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Is there a way of teaching my daughter without her knowing she's being taught???

(18 Posts)
mummyloveslucy Mon 15-Nov-10 15:08:02

Hi, my daughter will be comming out of school at Christmas, she's in year 1.
She has SEN's and I know it's going to be very hard to teach her at home. She's quite good at coppying writing and she's learning her letter sounds at the moment. She just can't seem to grasp maths at all though. She can count to 12 reliably, but if you say "what's 1+1?" She won't have a clue.

She dosn't like school and is really worried that she can't do her maths and she dosn't understand what she has to do. the teacher thinks she's being stuborn and refusing to work, but i think she genuinly dosn't understand sometimes.

At home, it's very hard to get her motivated to do any work, unless she sees it as a game. Is there anything we could do to improve her knowledge of nombers without her knowing IYKWIM. Or even her writing/reading??? She's into Jayne and the dragon big time at the moment, so I thought of doing some maths with that as a theme, but i'm really not that inventive.

Is there any websites with really good ideas as to how to encourage learning without them knowing it? She's not a natural learner at all. She dosn't ask questions and isn't really interested in the world around her unless it directly effects her eg, are we seing Grandma today.

I think I'm going to find this home ed lark extreamly hard, so any advice would be really great. We will be applying to schools in the mean time in case it dosn't work out. smile

LIZS Mon 15-Nov-10 15:25:20

Go for a multi sensory approach , less formal teaching and more exploration and activity based. A friend who was an ex-primary teacher and has home edded her dd's on and off recommended Channel 4's Number Crew to us and gave us a few videos, sadly long since mislaid and I suspect in short supply apart form 2nd hand. Example here Also you might find tactile props such as cubes and Cuisineaire Rods useful. Encourage her to make collections of things - conkers, acorns etc then she can count them and you ask one less/one more , how many in total, grab a handfula dn guess how many then count. Exlpore the BBC schools website as they often have games that tie in with their programming.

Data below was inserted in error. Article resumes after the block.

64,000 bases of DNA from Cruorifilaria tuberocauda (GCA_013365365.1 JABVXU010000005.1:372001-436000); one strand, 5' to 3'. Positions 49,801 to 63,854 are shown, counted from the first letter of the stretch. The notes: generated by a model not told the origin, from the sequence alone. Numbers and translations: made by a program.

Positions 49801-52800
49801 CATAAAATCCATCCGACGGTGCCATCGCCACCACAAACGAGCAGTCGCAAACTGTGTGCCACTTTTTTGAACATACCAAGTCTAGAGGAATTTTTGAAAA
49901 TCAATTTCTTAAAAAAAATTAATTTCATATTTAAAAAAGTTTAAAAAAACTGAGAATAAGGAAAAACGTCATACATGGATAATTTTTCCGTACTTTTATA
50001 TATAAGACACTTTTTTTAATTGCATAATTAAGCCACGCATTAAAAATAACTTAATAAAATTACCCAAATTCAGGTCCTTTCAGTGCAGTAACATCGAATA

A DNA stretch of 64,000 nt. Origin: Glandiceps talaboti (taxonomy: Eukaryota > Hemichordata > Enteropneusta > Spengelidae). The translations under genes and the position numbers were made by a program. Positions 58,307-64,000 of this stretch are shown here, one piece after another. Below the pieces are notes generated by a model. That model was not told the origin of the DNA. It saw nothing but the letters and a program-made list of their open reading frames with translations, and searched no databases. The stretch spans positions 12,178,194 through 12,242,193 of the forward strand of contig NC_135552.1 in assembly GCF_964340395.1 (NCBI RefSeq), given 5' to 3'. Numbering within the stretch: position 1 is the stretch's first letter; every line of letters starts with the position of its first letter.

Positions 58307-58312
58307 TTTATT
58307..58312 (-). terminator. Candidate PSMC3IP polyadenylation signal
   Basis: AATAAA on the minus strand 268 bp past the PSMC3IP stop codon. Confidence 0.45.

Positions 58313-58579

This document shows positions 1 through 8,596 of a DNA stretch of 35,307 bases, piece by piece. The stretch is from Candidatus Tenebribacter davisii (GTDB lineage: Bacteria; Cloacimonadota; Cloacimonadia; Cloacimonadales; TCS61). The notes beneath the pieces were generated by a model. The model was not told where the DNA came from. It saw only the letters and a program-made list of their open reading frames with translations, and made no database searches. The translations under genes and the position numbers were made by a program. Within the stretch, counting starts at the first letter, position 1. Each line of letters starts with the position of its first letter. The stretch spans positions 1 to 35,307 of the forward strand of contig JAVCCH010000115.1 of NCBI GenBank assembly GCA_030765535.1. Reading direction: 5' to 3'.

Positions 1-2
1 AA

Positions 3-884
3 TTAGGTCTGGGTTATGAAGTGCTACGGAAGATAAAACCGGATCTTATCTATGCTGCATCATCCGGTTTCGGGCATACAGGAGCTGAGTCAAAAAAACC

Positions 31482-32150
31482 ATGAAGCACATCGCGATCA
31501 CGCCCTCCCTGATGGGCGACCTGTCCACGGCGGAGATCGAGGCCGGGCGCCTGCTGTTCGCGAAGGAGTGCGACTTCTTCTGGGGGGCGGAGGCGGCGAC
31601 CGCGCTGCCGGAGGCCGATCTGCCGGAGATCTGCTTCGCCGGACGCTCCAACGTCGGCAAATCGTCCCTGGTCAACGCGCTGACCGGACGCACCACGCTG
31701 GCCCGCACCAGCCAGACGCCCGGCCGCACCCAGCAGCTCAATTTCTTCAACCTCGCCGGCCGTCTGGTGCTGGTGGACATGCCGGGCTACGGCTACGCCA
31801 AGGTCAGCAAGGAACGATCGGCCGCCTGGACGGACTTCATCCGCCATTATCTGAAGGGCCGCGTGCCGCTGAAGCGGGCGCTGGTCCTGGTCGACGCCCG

AMumInScotland Mon 15-Nov-10 15:49:40

For things like addition you can do "I need one plate for me and one plate for you, how many plates is that?" Then you get them out of the cupboard saying "one plate for mummy and one plate for lucy", and put them on the table going "one plate, two plates" If you do that often with various different things and numbers, she'll start to see what you mean and be able to work out how many that is. Don't try to explain "adding" or what a "+" means on paper till she gets the idea of what it is and why anyone would want to do it.

Then you can move on to "taking one away" from collections of things, then taking different numbers away, then eventually work your way up to multiplying and dividing.

Since she has SEN you may find that some things need to be repeated more than you might think, or that she really doesn't get it in which case you might be best to leave the whole idea for 6 months as she might then have developed a bit further and understand thinsg she didn't before.

mummyloveslucy Mon 15-Nov-10 16:10:15

thank you. smile That sounds great. At the moment, she's being made to complete maths sheets at school that look somethink like this: 1+2= 4-1= etc. I think she's being put off maths at the moment, she dosn't really understand or see the point of it.
It's a great idea to show her why we do it, so that it makes more sense to her.

CarGirl Mon 15-Nov-10 16:14:17

I would just play lots and lots of games, using 2 dice is addition.....that kind of thing.

If you look around your local area you may find a "tutor" who will help you work out what and how to teach her and it still be cheaper than school fees.

Ask on your local netmums (shhh) or similar for recommendations of tutors specialised in SEN.

minimathsmouse Mon 15-Nov-10 16:23:49

Hello MLLucy, yes worksheets with sums on can be a bit bland and for a child who is 6 years it can be too abstract.

Orchard games make some great maths games for children. Toy shops or ebay is a great place to find maths games.

The maths together books are very good.

Could you try incorperating maths into other activities. I have always found measuring for carpet, pacing the garden, growing seeds etc, a good practical way of introducing space and measurment.

Yamba Mon 15-Nov-10 16:29:18

Hello mumyloveslucy, lots of great suggestions already. Another idea is to make your own board games centred around their interests, so jane & the dragon (what is that btw, a TV prog?). You say you are not that inventive, but even something simple would be great & young kids prob wont notice whether its very inventive or not!
If you want, I will happily make one for you (to start you off!) & send it? Will prob take me a couple of weeks & no charge! You will just have to back it onto card when you get it & get a dice and counters.
Let me know if you want me to do this. It would be my pleasure.

minimathsmouse Mon 15-Nov-10 16:29:38

Sorry had to dash off to deal with DS2.